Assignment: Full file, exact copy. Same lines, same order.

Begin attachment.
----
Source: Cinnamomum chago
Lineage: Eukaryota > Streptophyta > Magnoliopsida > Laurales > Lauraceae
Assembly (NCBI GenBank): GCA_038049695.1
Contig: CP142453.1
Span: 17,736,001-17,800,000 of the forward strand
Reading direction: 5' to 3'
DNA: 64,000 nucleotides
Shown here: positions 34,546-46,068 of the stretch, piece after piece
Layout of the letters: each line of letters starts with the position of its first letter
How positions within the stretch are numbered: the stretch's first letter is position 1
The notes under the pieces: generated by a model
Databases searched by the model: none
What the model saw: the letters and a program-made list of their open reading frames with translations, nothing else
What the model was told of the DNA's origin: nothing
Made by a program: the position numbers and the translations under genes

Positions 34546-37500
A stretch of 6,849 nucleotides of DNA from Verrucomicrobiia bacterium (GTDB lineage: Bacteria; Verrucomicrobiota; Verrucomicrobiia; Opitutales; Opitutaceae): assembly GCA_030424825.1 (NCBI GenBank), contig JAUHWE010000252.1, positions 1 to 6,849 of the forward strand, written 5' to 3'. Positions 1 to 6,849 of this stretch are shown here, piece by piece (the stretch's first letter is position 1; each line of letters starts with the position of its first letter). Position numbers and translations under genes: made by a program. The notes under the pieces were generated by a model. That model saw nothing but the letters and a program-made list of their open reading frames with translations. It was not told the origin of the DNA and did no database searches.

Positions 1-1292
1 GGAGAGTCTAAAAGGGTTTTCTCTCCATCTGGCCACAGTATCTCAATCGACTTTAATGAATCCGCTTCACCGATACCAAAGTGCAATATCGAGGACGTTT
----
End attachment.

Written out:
Source: Cinnamomum chago
Lineage: Eukaryota > Streptophyta > Magnoliopsida > Laurales > Lauraceae
Assembly (NCBI GenBank): GCA_038049695.1
Contig: CP142453.1
Span: 17,736,001-17,800,000 of the forward strand
Reading direction: 5' to 3'
DNA: 64,000 nucleotides
Shown here: positions 34,546-46,068 of the stretch, piece after piece
Layout of the letters: each line of letters starts with the position of its first letter
How positions within the stretch are numbered: the stretch's first letter is position 1
The notes under the pieces: generated by a model
Databases searched by the model: none
What the model saw: the letters and a program-made list of their open reading frames with translations, nothing else
What the model was told of the DNA's origin: nothing
Made by a program: the position numbers and the translations under genes

Positions 34546-37500
A stretch of 6,849 nucleotides of DNA from Verrucomicrobiia bacterium (GTDB lineage: Bacteria; Verrucomicrobiota; Verrucomicrobiia; Opitutales; Opitutaceae): assembly GCA_030424825.1 (NCBI GenBank), contig JAUHWE010000252.1, positions 1 to 6,849 of the forward strand, written 5' to 3'. Positions 1 to 6,849 of this stretch are shown here, piece by piece (the stretch's first letter is position 1; each line of letters starts with the position of its first letter). Position numbers and translations under genes: made by a program. The notes under the pieces were generated by a model. That model saw nothing but the letters and a program-made list of their open reading frames with translations. It was not told the origin of the DNA and did no database searches.

Positions 1-1292
1 GGAGAGTCTAAAAGGGTTTTCTCTCCATCTGGCCACAGTATCTCAATCGACTTTAATGAATCCGCTTCACCGATACCAAAGTGCAATATCGAGGACGTTT